Journalism is—or at least ought to be—simply telling the truth. As opposed to lying. Like my father lied, when he told me my mother was dead. When he called her a whore. Especially when he drunkenly insisted he loved me.
When your father lies, you never get completely over it. Because you know a liar is the opposite of an omnipotent loving god, who is supposed to be there to protect you. A liar will throw you to the wolves, leave you to die.
As a child I was surrounded by lies. Which is why I was strongly drawn to newspaper reporting, which at one time held that the truth and its verification was the ultimate goal. Verification is the key word here. It’s why as a boy I saved up my odd-job money and bought a Gilbert microscope. With it I saw that the skin of an onion—precisely as the biology textbook said—was made up of cells containing a nucleus and mitochondria.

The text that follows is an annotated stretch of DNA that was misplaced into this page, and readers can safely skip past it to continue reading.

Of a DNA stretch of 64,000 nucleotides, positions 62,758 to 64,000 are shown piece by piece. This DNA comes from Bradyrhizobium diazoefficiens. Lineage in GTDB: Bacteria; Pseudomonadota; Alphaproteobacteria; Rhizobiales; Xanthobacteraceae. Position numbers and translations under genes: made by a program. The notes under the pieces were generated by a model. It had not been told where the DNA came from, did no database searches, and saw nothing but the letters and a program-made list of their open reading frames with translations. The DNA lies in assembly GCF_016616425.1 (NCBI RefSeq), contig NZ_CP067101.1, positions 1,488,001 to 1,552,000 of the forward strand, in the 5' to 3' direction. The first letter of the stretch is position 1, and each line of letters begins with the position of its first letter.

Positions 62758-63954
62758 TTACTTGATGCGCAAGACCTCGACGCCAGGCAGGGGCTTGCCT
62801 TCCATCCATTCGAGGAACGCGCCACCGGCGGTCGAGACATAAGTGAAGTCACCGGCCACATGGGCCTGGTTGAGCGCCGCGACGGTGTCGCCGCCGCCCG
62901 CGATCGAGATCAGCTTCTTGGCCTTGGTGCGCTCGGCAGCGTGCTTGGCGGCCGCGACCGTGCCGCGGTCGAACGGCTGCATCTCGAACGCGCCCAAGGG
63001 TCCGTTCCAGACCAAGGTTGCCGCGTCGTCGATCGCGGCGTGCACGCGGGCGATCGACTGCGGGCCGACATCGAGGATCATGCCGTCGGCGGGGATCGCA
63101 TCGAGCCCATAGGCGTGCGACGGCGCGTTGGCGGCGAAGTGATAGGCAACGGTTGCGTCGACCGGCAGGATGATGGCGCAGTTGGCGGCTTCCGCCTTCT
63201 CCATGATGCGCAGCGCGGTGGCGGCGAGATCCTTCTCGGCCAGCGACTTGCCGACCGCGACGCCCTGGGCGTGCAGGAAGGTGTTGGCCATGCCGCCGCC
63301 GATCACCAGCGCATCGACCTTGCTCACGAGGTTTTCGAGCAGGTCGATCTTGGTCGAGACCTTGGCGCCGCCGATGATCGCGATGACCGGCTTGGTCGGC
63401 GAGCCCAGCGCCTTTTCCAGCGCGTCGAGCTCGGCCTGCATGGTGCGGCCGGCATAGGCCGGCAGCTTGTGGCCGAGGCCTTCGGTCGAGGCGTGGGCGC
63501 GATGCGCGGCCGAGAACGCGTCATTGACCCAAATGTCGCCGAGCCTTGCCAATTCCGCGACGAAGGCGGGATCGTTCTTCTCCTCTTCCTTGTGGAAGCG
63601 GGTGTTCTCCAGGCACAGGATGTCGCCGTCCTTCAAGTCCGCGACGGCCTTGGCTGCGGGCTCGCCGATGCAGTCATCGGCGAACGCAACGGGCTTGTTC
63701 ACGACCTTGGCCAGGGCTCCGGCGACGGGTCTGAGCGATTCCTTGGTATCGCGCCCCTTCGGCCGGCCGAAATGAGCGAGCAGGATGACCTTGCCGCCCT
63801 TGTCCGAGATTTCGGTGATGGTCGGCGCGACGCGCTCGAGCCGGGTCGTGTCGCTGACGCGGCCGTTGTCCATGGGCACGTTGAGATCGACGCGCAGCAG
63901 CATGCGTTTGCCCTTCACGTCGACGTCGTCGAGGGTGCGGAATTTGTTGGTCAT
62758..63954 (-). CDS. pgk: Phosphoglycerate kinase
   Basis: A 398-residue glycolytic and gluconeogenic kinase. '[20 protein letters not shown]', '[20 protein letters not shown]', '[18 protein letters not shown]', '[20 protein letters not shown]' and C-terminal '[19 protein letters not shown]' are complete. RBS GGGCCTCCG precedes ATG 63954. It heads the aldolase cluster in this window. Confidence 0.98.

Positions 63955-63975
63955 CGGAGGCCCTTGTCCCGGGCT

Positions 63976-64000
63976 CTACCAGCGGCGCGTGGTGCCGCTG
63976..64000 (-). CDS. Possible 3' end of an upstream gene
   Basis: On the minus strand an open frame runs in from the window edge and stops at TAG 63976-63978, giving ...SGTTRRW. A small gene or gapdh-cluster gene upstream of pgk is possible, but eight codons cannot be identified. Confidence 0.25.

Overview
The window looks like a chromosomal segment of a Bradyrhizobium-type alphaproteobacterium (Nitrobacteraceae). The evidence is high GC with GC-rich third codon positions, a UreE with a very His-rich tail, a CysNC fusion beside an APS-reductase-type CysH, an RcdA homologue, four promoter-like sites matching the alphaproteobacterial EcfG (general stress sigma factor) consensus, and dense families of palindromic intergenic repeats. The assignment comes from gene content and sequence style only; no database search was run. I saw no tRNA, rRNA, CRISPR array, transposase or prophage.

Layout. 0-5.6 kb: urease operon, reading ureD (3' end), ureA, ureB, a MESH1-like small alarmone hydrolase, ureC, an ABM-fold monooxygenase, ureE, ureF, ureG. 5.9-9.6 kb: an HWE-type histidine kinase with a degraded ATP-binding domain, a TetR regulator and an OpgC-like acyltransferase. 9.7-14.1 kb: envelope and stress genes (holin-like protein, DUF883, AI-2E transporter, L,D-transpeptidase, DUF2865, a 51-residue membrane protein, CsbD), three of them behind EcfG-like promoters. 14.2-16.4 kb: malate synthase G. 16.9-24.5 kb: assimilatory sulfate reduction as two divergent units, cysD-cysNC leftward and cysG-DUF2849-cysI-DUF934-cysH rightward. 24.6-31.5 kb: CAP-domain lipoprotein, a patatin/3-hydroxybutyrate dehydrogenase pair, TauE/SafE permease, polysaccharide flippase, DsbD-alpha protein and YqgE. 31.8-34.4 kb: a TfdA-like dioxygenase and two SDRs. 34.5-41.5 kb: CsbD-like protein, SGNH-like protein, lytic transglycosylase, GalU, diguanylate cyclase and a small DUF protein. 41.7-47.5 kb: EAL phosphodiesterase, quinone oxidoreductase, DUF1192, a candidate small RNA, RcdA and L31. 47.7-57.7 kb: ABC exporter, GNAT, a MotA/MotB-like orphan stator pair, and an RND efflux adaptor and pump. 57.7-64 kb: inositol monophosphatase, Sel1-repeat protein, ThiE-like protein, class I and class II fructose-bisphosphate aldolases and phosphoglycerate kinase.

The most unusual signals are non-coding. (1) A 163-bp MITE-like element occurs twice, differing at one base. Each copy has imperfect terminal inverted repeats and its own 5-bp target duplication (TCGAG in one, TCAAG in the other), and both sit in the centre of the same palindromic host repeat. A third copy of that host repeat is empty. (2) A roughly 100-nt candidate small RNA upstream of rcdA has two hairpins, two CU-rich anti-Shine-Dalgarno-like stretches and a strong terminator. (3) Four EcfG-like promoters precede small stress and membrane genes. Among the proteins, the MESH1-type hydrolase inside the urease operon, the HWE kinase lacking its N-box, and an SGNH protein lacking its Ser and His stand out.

Verifying this biological allegation for myself made me feel good. And safe.